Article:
October 7, 2019

Why Software Development So Often Fails

I guess I'm just lucky (and you certainly can't rule out the possibility that I'm highly blessed and favored of the Lord), but in over a quarter of a century of professional IT software development, I have been on more successful projects than unsuccessful ones.

Full disclosure demands that I admit that some of those projects were declared successful by management despite a complete lack of evidence of any actual success, but as a humble developer on said projects, we would all get tarred with the success brush, so none of us minded that.

Through conversations with co-workers and using my observational skills, I quickly learned that successful projects are few and far between. I suppose you could argue with my definition of successful project, but that's also part of the problem, that there is no widely accepted definition of what constitutes a successful project. Within corporate IT a successful project is generally one that is declared a success by management. When this happens a party is scheduled, everyone gets cake and coffee and if there's anything left in the budget the developers get a t-shirt or a hat.

I have been internally processing this for a while now, with many pieces falling into place over the past couple of years. This week I was mowing my yard and listening to the Jocko Podcast when enough of the remaining pieces fell into place that I am tempted to describe it as an epiphany. I previously had a minor epiphany on the use of the SCRUM development methodology, so these things happen to me now and then.

The Jocko Podcast looks at everything from the perspective of the teams (that's the United States Navy SEAL Teams) because Jocko's a 20 year veteran of that branch of the U.S. Navy. I'll let the military SF (special forces) enthusiasts debate which exact SF groups are the best, but the teams are always a strong contender for the top spot. They have a history of actual, provable success that would make any IT project manager envious. This success comes by design and is built into the way that they do everything that they do, from initial training to their ongoing deployment processes. I would not be surprised if every other SF group does things in a similar way as the teams do, but I know more about the teams because of listening to 197 podcasts (to date) by Jocko, so I'll stick to using them as my military example.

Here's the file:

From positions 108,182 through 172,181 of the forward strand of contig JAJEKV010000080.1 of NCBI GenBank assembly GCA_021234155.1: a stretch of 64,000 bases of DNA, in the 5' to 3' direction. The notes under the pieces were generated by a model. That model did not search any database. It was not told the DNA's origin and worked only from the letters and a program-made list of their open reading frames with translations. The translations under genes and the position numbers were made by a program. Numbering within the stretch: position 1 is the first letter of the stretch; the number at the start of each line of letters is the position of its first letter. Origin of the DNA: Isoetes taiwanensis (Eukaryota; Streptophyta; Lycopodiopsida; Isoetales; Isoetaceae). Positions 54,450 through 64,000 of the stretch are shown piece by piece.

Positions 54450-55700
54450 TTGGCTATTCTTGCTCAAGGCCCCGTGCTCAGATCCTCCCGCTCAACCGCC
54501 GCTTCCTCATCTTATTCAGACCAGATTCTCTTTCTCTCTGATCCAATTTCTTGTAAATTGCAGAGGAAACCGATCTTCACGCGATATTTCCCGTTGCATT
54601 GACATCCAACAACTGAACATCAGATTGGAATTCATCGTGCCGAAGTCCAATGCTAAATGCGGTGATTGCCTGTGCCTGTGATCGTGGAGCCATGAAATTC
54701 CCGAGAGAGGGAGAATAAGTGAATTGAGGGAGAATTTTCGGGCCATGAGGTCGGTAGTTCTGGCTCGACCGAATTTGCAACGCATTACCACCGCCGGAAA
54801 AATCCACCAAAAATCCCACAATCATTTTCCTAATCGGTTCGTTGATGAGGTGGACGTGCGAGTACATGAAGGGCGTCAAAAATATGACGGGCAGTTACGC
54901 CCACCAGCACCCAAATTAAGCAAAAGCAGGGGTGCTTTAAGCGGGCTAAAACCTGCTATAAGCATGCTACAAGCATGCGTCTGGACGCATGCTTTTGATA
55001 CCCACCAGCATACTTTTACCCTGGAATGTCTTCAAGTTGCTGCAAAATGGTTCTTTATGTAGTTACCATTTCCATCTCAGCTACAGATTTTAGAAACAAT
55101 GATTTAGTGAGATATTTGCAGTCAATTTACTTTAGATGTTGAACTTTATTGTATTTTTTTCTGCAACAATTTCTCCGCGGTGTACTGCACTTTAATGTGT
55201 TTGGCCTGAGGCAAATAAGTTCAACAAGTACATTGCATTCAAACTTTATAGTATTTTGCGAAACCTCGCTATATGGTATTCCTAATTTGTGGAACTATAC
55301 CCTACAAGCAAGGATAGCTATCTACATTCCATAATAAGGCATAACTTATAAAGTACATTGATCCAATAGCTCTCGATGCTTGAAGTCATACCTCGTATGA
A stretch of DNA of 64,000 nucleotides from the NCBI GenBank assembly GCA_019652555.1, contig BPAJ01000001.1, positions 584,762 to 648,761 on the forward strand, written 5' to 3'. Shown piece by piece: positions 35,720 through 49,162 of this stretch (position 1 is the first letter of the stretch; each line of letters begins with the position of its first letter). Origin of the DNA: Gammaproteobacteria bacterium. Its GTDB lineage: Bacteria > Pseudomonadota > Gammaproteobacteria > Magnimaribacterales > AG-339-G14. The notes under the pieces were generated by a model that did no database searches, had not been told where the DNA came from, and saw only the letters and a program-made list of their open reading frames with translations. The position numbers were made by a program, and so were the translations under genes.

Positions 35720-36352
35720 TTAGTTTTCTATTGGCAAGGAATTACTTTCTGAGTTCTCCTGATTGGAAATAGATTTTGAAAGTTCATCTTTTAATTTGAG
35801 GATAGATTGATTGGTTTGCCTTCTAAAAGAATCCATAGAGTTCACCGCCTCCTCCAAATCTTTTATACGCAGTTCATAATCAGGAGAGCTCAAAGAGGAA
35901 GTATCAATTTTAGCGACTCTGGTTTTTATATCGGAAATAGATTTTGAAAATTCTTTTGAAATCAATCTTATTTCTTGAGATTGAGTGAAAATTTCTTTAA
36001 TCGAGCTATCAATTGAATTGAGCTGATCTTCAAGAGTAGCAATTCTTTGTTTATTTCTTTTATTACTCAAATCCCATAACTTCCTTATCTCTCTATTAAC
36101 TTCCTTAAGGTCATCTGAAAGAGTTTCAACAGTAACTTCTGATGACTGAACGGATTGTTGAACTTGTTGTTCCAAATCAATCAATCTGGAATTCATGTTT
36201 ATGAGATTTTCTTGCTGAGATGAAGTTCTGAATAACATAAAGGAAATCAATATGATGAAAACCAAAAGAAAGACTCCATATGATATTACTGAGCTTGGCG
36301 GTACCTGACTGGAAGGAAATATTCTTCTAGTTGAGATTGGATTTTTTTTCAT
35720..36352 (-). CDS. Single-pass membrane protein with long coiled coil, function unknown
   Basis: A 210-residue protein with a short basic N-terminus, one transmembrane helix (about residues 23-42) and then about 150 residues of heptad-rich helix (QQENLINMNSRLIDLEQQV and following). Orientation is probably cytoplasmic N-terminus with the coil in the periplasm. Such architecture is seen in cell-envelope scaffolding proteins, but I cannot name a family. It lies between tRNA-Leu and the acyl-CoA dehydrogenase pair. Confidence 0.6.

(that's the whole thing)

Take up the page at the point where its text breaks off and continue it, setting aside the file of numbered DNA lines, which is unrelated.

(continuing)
When you join the teams (let's consider BUDS as the interview) you are trained and get to select your preferred specialization. Some want to be the radio guy, others prefer machine guns, others breaching. Whatever you specialize in, you are also trained in all of the core skills that the teams use. At the end of this initial training you are assigned to a team and move to wherever they are based out of. Upon arriving at your assigned team, and after a little hazing, you settle down into an ongoing cycle of workup and deployment. Workups seem to vary, but they seem to be generally around eighteen months and deployments are an average of a year. These numbers are not written in stone, but are good general indicators.

The teams pattern is workups and deployments. The workups are time spent training for the deployments. This is where, based on what they expect their missions to look like, they train to be ready for the role they are likely to be asked to perform. Each workup is customized for it's subsequent deployment. Going to an urban area? Cool, you'll get lots and lots of CQC (Close Quarters Combat) training. Everything that is predicted they will do will be on the training schedule. All training will be done together by the teams to ensure that the individual members of the team are skilled and extensively practiced at working together. Finally after all of their practice, the team is deployed and spends their time in the deployment AO (Area of Operation) conducting missions and doing anything else that is in the best interests of the United States of America and its allies. After the deployment, back for a little R&R (Rest and Recreation) and then begin the next workup.

Now, everything you just read about the teams comes from listening to a podcast by a retired teams officer. I may have a few details slightly off, but it's a good representation of what they do. On the matter of IT project work, I have over quarter of a century of personal experience that I can draw upon. Modern corporate IT does so many things differently from the teams.